Deficiency of the DNA repair protein nibrin increases the basal but not the radiation induced mutation frequency in vivo

Petra Wessendorf, Jan Vijg, André Nussenzweig, Martin Digweed

Research output: Contribution to journalArticle

4 Citations (Scopus)

Abstract

Nibrin (NBN) is a member of a DNA repair complex together with MRE11 and RAD50. The complex is associated particularly with the repair of DNA double strand breaks and with the regulation of cell cycle check points. Hypomorphic mutation of components of the complex leads to human disorders characterised by radiosensitivity and increased tumour occurrence, particularly of the lymphatic system. We have examined here the relationship between DNA damage, mutation frequency and mutation spectrum in vitro and in vivo in mouse models carrying NBN mutations and a lacZ reporter plasmid. We find that NBN mutation leads to increased spontaneous DNA damage in fibroblasts in vitro and high basal mutation rates in lymphatic tissue of mice in vivo. The characteristic mutation spectrum is dominated by single base transitions rather than the deletions and complex rearrangements expected after abortive repair of DNA double strand breaks. We conclude that in the absence of wild type nibrin, the repair of spontaneous errors, presumably arising during DNA replication, makes a major contribution to the basal mutation rate. This applies also to cells heterozygous for an NBN null mutation. Mutation frequencies after irradiation in vivo were not increased in mice with nibrin mutations as might have been expected considering the radiosensitivity of NBS patient cells in vitro. Evidently apoptosis is efficient, even in the absence of wild type nibrin.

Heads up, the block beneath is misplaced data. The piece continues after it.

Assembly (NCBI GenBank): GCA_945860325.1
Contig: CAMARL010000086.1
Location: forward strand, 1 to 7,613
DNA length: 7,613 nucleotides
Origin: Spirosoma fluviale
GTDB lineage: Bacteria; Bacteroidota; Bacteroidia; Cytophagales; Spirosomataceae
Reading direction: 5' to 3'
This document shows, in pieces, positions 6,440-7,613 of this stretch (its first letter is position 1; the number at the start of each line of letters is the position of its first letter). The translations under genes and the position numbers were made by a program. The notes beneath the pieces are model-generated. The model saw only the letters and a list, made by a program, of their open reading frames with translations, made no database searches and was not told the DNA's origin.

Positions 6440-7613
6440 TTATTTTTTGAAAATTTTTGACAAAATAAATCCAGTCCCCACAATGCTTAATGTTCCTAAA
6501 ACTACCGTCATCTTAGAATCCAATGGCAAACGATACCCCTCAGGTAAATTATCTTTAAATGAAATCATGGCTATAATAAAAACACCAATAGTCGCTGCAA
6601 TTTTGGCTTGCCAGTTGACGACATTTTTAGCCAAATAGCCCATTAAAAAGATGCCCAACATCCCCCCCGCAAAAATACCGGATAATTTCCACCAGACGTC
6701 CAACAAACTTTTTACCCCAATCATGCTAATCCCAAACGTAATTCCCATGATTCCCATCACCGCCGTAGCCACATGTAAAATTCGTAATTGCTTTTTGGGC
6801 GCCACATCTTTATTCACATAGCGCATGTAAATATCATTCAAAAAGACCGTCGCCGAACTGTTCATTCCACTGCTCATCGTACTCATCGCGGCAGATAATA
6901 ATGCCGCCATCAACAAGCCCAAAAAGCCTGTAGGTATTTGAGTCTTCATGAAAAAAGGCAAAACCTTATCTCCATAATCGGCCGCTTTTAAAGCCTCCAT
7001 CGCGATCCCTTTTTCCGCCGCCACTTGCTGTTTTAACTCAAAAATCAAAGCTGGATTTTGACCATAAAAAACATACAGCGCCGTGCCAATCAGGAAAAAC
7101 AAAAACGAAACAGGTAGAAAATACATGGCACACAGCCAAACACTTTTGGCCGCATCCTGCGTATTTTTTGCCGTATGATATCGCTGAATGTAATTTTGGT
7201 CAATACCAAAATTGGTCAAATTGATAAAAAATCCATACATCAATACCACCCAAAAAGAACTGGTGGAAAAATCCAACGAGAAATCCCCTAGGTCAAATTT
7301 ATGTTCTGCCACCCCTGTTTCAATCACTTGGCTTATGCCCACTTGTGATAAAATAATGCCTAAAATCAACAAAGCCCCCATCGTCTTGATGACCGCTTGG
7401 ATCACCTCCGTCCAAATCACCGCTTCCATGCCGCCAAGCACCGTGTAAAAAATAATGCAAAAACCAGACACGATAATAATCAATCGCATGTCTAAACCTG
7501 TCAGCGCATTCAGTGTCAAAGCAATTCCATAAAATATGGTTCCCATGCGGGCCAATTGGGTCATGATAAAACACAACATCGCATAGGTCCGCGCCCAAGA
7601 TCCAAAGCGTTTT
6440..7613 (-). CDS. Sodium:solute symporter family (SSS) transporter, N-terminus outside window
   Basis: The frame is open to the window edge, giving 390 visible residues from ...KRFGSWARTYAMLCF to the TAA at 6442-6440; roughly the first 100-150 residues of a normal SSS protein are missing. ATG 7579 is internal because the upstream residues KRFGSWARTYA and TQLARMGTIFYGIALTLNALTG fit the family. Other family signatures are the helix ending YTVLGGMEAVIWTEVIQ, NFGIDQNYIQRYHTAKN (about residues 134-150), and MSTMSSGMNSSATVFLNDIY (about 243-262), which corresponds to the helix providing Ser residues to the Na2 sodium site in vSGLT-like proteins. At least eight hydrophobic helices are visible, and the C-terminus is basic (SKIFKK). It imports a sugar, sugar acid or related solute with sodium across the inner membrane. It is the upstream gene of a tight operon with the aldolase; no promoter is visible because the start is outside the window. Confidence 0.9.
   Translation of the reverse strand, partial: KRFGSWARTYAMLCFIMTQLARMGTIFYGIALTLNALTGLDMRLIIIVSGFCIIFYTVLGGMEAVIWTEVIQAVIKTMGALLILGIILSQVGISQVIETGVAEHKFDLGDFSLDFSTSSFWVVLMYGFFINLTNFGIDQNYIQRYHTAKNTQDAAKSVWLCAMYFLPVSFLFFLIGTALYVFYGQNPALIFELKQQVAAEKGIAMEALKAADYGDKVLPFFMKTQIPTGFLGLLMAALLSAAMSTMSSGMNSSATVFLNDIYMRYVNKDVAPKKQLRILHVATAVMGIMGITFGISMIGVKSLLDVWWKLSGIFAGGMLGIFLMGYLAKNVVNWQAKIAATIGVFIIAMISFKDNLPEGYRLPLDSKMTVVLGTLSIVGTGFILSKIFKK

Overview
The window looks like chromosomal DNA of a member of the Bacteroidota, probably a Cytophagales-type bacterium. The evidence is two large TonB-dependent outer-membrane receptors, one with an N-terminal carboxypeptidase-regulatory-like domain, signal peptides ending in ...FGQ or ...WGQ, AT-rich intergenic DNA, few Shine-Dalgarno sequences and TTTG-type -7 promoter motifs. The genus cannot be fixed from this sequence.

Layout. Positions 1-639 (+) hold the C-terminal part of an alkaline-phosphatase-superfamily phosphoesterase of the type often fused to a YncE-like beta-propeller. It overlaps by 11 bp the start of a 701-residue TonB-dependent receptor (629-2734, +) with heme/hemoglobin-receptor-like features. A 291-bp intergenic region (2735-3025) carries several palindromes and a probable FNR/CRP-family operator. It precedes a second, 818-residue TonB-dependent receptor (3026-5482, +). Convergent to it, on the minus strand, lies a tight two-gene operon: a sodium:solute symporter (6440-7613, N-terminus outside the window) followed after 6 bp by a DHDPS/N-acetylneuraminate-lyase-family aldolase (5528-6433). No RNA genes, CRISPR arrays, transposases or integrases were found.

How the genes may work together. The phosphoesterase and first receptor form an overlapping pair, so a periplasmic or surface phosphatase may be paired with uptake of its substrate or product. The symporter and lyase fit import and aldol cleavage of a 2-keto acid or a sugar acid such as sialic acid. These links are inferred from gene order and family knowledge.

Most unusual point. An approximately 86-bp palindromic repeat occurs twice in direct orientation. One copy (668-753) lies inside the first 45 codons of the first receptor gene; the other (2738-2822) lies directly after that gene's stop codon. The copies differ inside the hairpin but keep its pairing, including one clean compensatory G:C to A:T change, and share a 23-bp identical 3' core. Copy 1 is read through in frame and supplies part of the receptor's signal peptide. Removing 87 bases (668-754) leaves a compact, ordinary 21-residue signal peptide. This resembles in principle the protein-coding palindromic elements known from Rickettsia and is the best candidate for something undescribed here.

Original languageEnglish (US)
Pages (from-to)11-16
Number of pages6
JournalMutation Research - Fundamental and Molecular Mechanisms of Mutagenesis
Volume769
DOIs
StatePublished - 2014

Fingerprint

DNA Repair-Deficiency Disorders
Mutation Rate
Radiation
Mutation
Proteins
Double-Stranded DNA Breaks
Radiation Tolerance
DNA Damage
Lymphatic System
Lymphoid Tissue
DNA Replication
DNA Repair
Cell Cycle
Plasmids
Fibroblasts
Apoptosis

Keywords

  • DNA damage
  • Haploinsufficiency
  • Mismatch repair

ASJC Scopus subject areas

  • Molecular Biology
  • Genetics
  • Health, Toxicology and Mutagenesis
  • Medicine(all)

Cite this

Deficiency of the DNA repair protein nibrin increases the basal but not the radiation induced mutation frequency in vivo. / Wessendorf, Petra; Vijg, Jan; Nussenzweig, André; Digweed, Martin.

In: Mutation Research - Fundamental and Molecular Mechanisms of Mutagenesis, Vol. 769, 2014, p. 11-16.

Research output: Contribution to journalArticle

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AU - Nussenzweig, André

AU - Digweed, Martin

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AB - Nibrin (NBN) is a member of a DNA repair complex together with MRE11 and RAD50. The complex is associated particularly with the repair of DNA double strand breaks and with the regulation of cell cycle check points. Hypomorphic mutation of components of the complex leads to human disorders characterised by radiosensitivity and increased tumour occurrence, particularly of the lymphatic system. We have examined here the relationship between DNA damage, mutation frequency and mutation spectrum in vitro and in vivo in mouse models carrying NBN mutations and a lacZ reporter plasmid. We find that NBN mutation leads to increased spontaneous DNA damage in fibroblasts in vitro and high basal mutation rates in lymphatic tissue of mice in vivo. The characteristic mutation spectrum is dominated by single base transitions rather than the deletions and complex rearrangements expected after abortive repair of DNA double strand breaks. We conclude that in the absence of wild type nibrin, the repair of spontaneous errors, presumably arising during DNA replication, makes a major contribution to the basal mutation rate. This applies also to cells heterozygous for an NBN null mutation. Mutation frequencies after irradiation in vivo were not increased in mice with nibrin mutations as might have been expected considering the radiosensitivity of NBS patient cells in vitro. Evidently apoptosis is efficient, even in the absence of wild type nibrin.

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